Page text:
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Published by VegettoEX
14 April 2016, 2:18 PM EDTComment

Following up on and complementing our earlier FOCUS magazine article translation, we are adding one more pre-Dragon Ball translation to the pile: Akira Toriyama’s first major television interview. Toriyama was a guest on Tetsuko Kuroyanagi’s afternoon talk show, Tetsuko’s Room, first aired in Japan 04 May 1983. The interview itself must have been conducted some time that April, since Toriyama mentions being married “almost a year” (his wedding haven taken place on 02 May 1982), because only the first nine volumes of Dr. Slump were out at the time, and because Toriyama had been in serialization for “three years and four months”. Kuroyanagi’s demeanor is cordial throughout and her speech is always honorific-polite, though she is clearly struggling to elicit some kind of answer from Toriyama at points. Toriyama, meanwhile, seems clearly out of his element, and does not always know what to say, preferring to keep his answers short and frequently looking over at his wife for support.

tetsuko_375w

In the interview, Toriyama remarks on the pressure of media attention following his rapid success, the merchandising empire already set in place surrounding Dr. Slump, and relying on his wife for motivation and assistance:

Toriyama: Sometimes she helps me with my work, though.

Tetsuko: Ah, is that so? Then she must be quite good, then.

Toriyama: She’s a lifesaver in that respect.

Tetsuko: Say, she must know about a variety of other things, as well, with you. What’s rough, and what’s difficult.

Toriyama: That’s really the part where she’s helped me the most. If it were someone who didn’t know that, well…. For instance, when I’m coming up with a story, and such, she starts talking to me without any reservation. That point — since she drew herself, as well — it seems she knows what parts are hard for me.

Tetsuko: In that case, you married the right person.

Toriyama: Yes, I did. (laughs)

READ THE FULL INTERVIEW TRANSLATION

This interview has been archived in our “Translations” section.

As with our prior pre-Dragon Ball translations, our goal is not necessarily to catalog them all, but rather to (at the very least) pinpoint the milestones along the way that led up to Dragon Ball. Much like reading Dr. Slump provides a whole new outlook on Dragon Ball, Toriyama’s earliest interviews perfectly complement his later ones and shine a light on the “how” and “why” behind many of his decisions.

Published by VegettoEX
13 April 2016, 2:43 PM EDTComment

Following up on Toriyama’s first two print interviews from 1980, today we are adding one more pre-Dragon Ball translation to the pile: an article from FOCUS magazine’s 1982 #19 issue. In the article, Shinchosha’s photo-essay magazine focused on Akira Toriyama’s wedding and his drastic increase in annual income.

focus_cover

The article goes on to discuss Toriyama’s courtship with his newly-wed wife as well as his income, which in the article’s own terms, solidified him as a “bona fide rich man.” As was common for the time, press and fans alike wondered where the author was heading, and if it was possible for him to top Dr. Slump with anything of substance and staying-power:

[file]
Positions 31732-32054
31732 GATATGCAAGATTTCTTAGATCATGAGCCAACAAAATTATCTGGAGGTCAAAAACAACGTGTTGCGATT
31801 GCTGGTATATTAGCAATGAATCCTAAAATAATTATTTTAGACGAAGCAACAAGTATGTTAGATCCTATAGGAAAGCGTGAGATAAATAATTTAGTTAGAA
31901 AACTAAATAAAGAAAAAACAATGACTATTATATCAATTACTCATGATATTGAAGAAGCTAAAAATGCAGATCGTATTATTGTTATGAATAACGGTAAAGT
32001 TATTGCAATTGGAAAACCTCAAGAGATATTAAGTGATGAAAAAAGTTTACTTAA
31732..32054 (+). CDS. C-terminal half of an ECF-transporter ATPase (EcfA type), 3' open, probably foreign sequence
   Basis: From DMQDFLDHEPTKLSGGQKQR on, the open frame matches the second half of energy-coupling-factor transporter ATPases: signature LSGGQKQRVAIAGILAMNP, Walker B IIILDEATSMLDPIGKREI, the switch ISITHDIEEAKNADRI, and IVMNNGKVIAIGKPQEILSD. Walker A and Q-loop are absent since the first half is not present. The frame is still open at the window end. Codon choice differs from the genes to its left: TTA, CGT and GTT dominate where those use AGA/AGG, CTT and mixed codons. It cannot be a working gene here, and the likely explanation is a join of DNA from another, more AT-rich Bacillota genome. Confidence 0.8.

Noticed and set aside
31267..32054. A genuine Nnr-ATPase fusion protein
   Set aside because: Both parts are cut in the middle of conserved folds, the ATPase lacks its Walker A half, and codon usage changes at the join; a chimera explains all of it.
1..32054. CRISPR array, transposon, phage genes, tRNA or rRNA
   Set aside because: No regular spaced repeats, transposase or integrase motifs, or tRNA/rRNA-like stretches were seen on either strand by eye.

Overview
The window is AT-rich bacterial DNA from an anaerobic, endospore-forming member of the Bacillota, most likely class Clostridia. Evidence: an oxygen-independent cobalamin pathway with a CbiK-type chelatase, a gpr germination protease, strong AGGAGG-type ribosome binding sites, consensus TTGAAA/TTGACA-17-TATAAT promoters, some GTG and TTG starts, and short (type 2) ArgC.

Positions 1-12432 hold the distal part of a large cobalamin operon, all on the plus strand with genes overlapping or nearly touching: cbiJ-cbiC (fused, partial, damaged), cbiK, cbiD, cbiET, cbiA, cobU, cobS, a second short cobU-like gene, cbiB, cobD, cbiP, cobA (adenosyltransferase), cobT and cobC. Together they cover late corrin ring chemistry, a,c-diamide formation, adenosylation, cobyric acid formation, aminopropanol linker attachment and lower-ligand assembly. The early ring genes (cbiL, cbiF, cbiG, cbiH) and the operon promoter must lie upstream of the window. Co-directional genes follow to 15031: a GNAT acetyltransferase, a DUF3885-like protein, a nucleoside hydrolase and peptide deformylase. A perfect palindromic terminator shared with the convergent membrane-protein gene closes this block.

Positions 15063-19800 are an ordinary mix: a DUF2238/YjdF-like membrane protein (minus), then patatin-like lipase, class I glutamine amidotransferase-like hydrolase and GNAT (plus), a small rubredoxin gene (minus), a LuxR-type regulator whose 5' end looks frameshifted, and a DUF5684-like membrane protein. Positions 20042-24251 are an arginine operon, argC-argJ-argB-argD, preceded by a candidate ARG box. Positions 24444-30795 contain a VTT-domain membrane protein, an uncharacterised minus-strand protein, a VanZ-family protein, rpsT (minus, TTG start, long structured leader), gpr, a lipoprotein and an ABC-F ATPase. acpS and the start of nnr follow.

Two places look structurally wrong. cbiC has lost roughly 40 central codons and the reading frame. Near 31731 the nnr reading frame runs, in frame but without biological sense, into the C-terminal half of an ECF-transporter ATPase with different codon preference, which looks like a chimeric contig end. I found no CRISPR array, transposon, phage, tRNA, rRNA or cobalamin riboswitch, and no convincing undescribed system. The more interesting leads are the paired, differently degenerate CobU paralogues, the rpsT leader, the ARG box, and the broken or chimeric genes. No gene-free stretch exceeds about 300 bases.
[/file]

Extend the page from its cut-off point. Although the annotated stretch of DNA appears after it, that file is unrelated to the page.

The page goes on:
What concerns us poor people more than anything is how he will spend that 539,240,000 yen. However, about 430 million of this great sum is taken out in taxes. Even as a bona fide rich man, he thought of these taxes as “harsh”. So, what’s left is a little over 100 million yen. This was used to buy a 260-tsubo plot near his home and build a house on it, so now it’s all gone. For the time being, he’ll be able to continue living off the “Arale-chan boom”, but he won’t be able to rely on Arale-chan forever. “My comic won’t change after I’m married”, he says, but what sort of characters will this “rich man”, who in two years has acquired a mansion and taken a bride, come out with from within the walls of his estate?

READ THE FULL ARTICLE TRANSLATION

This article has been archived in our “Translations” section.

As with our prior pre-Dragon Ball translations, our goal is not necessarily to catalog them all, but rather to (at the very least) pinpoint the milestones along the way that led up to Dragon Ball.

Published by VegettoEX
13 April 2016, 8:45 AM EDTComment

Czecho No Republic has released the full track listings and cover art for both the “Czecho Version” and “Dragon Ball Super Version” of their upcoming “Forever Dreaming” CD single, the title track for which is currently in use as the fourth closing theme to the Dragon Ball Super TV series.

The “Czecho Version” will include the original Japanese as well as an English version of “Forever Dreaming” and two additional tracks: “24 Factory” and “Dinosaur (Daydream Version)”:

h1_4_ol

“CZECHO VERSION”:

  1. Forever Dreaming
  2. 24 Factory
  3. Forever Dreaming (English Version)
  4. Dinosaur (Daydream Version)

The “Dragon Ball Super Version” will include both the Japanese and English versions of “Forever Dreaming” along with two additional tracks: “24 Factory” and a cover of the closing theme to the original Dragon Ball TV series, “I’ll Give You Romance“:

h1_4_a_ol

“DRAGON BALL SUPER VERSION”:

  1. Forever Dreaming
  2. 24 Factory
  3. Forever Dreaming (English Version)
  4. I’ll Give You Romance

“Forever Dreaming”, available now various Japanese digital storefronts as a TV-sized single, saw its full-length radio debut today in Japan on Tokyo FM’s “Skyrocket Company” broadcast.

The “Czecho Version” (COZX-1174~5; ¥1700 + tax) and “Dragon Ball Super Version” (COCA-17191; ¥1200 + tax) of the “Forever Dreaming” CD singles will be available 18 May 2016 in Japan. Both are available for pre-order on CDJapan and Amazon Japan.

Czecho No Republic previously contributed “Oh Yeah!!!!!!!” as the fifth overall closing theme for the Japanese broadcast of Dragon Ball Kai.

“I’ll Give You Romance” was also recently covered by Kazuya Yoshii on his CD single for the Dragon Ball Super opening theme, “Chōzetsu ☆ Dynamic!”

Published by VegettoEX
11 April 2016, 7:49 PM EDTComment